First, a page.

Alone Against the Book-Keeping

Alone Against the Dark is a solo adventure for Call of Cthulhu – a valiant attempt to cram a globe-trotting campaign on the scale of Masks of Nyarlathotep into a thin gamebook which almost, but not quite, succeeds.

The gamebook deploys several clever innovations to add useful options in play without needlessly wasting paragraphs – like the scope to telephone places or the use of a single paragraph to describe the process of using medical facilities, whether the place in question is a world-class hospital or a lonely ship’s medical bay. The cleverest thing about it, however, is the way it incorporates an honest-to-good method of providing multiple “lives” in a gamebook adventure. Though you only play one character at a time, when your character dies that isn’t the end of the adventure – you instead go to the starting paragraph of the next pregenerated character, who it is assumed has been largely filled in on what has been going on by regular telegram and, with the flow of telegrams having stopped for some days, is prompted to spring into action themselves.

The pregens themselves have 150 unspent skill points each, so you can personalise them as you see fit, though they each have their specialties – you begin with an aged academic and end with a tough muscley sailor lad – presumably because the later in the investigation it is, the more you’re going to need to resort to violence. It’s only a full-fledged “game over, start again” situation if your fourth PC (the Tom of Finland pinup) dies. In principle, it’s possible to finish the investigation with your starting character still alive, though you’d need to be both clever and lucky to manage it.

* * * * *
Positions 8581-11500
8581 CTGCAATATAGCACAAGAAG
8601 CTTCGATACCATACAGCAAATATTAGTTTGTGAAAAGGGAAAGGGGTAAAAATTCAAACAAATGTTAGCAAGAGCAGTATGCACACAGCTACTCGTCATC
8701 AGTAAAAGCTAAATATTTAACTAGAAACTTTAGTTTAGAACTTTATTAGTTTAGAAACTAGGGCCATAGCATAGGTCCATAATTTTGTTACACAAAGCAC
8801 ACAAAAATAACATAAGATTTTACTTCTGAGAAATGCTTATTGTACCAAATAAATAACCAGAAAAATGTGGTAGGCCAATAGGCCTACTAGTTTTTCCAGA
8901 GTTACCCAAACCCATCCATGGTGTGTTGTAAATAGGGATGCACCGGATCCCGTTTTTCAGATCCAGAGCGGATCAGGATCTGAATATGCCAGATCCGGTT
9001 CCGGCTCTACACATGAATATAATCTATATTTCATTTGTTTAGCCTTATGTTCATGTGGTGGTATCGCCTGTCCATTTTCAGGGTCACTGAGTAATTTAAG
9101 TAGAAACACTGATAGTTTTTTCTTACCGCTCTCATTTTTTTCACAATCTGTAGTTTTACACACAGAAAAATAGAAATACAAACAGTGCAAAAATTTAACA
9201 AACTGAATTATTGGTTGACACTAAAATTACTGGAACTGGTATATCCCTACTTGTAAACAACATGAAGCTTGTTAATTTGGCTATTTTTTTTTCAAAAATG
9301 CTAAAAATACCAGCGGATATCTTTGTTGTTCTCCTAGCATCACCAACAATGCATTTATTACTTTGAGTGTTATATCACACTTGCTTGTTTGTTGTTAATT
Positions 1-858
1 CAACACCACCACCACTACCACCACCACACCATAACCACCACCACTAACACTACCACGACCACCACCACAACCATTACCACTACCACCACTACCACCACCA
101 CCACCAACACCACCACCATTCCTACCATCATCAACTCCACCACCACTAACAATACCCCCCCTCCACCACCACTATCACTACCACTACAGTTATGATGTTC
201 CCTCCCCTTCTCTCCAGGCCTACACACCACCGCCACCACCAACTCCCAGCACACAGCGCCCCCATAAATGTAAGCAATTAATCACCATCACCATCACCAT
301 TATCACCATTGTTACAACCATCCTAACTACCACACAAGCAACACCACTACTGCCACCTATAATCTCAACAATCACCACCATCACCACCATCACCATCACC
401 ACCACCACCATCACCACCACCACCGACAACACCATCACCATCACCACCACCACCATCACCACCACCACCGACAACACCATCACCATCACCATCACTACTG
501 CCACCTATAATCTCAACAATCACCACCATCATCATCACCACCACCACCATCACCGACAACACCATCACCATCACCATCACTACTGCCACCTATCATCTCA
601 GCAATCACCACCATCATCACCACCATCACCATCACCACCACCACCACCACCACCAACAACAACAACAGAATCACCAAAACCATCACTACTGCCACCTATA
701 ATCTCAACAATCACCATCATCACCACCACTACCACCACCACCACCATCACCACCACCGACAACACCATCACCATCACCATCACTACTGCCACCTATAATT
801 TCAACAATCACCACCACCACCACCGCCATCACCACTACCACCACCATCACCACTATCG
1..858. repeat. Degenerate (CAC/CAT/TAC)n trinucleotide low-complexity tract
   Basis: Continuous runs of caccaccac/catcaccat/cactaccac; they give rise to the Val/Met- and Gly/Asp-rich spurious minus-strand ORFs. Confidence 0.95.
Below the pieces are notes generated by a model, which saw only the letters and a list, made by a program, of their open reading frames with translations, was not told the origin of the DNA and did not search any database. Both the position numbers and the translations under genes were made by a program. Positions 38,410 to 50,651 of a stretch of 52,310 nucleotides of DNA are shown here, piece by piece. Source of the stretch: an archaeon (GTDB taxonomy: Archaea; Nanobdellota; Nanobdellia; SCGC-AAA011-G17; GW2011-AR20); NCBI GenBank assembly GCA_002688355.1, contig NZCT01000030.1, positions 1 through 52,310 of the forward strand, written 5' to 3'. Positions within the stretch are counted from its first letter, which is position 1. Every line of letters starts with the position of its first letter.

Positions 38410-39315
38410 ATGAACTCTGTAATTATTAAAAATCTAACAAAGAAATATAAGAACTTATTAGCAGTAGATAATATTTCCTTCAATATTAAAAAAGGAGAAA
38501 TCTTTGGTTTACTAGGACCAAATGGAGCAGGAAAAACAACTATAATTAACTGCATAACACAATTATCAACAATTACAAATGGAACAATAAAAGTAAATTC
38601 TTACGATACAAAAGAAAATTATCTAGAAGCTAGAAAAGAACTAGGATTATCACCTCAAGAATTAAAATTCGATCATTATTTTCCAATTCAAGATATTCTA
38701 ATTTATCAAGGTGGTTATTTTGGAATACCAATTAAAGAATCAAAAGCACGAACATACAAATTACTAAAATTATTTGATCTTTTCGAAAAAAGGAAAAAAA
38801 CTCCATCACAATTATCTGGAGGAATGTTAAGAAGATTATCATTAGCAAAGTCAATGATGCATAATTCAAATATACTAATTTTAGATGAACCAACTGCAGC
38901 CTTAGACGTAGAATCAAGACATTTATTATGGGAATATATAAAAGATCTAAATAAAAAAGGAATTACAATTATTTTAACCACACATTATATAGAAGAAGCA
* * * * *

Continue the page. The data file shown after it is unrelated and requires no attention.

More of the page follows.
The major downside of the adventure is the painstaking timekeeping it demands; it literally requires you to account for every single hour of every day, including 8 hours for sleep and 2 hours for eating, each meal hour suitably separated from the other one. Though there’s some important plot stuff which does hinge on timing, equally I feel like this level of bookkeeping and fiddling about amounts to overkill – far, far too much effort on the part of the player for the payoff it gives. It feels like Alone Against the Dark might be better off were it adapted to Cthulhu Chronicles as a result; then your mobile could handle the bookkeeping and as a player you wouldn’t spend half the playing time ticking off hours and planning meals.

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